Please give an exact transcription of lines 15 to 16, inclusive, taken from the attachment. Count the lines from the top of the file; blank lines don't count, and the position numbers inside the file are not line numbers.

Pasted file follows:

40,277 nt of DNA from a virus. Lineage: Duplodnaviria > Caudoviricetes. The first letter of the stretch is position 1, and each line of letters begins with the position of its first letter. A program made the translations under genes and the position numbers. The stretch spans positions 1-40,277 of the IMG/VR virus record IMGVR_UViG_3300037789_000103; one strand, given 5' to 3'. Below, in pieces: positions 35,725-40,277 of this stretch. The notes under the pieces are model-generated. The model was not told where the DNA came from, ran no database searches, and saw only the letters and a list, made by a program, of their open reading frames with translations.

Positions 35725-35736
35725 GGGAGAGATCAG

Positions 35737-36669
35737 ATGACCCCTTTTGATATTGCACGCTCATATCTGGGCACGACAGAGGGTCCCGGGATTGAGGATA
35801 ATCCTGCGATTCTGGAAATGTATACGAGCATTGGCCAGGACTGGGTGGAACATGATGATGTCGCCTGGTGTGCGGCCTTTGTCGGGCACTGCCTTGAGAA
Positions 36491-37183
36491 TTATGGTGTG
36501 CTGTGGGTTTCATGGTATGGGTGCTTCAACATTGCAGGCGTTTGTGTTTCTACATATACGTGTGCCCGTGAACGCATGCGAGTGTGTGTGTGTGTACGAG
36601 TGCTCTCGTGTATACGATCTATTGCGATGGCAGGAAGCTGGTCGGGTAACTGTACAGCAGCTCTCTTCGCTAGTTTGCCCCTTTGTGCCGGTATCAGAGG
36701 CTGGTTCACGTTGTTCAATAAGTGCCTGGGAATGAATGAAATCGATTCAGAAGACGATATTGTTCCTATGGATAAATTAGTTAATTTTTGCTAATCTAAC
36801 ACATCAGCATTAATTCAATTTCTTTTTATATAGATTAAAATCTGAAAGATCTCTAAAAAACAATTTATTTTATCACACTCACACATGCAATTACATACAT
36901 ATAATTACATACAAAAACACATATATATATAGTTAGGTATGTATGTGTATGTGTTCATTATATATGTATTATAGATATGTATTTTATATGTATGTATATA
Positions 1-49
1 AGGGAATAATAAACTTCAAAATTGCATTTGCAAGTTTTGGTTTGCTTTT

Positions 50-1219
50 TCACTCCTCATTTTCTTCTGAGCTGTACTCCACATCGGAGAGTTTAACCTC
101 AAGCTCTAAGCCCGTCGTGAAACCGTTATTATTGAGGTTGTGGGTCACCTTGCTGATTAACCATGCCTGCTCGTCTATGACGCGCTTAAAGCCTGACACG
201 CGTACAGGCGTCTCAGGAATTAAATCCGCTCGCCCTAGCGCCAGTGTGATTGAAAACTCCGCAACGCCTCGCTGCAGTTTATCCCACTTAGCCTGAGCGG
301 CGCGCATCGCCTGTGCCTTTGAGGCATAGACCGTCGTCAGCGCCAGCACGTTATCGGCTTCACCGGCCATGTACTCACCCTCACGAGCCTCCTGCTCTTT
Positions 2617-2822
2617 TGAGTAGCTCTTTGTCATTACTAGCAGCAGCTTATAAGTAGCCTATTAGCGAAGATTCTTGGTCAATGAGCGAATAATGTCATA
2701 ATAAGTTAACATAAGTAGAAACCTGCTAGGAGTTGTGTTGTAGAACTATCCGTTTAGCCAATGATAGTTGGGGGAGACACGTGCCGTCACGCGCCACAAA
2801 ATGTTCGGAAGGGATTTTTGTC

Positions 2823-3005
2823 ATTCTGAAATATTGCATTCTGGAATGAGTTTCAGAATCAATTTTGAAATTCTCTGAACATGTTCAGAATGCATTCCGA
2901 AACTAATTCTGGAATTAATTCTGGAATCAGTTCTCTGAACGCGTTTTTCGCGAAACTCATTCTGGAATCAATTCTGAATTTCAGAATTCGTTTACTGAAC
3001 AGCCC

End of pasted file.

1 AGGGAATAATAAACTTCAAAATTGCATTTGCAAGTTTTGGTTTGCTTTT

Positions 50-1219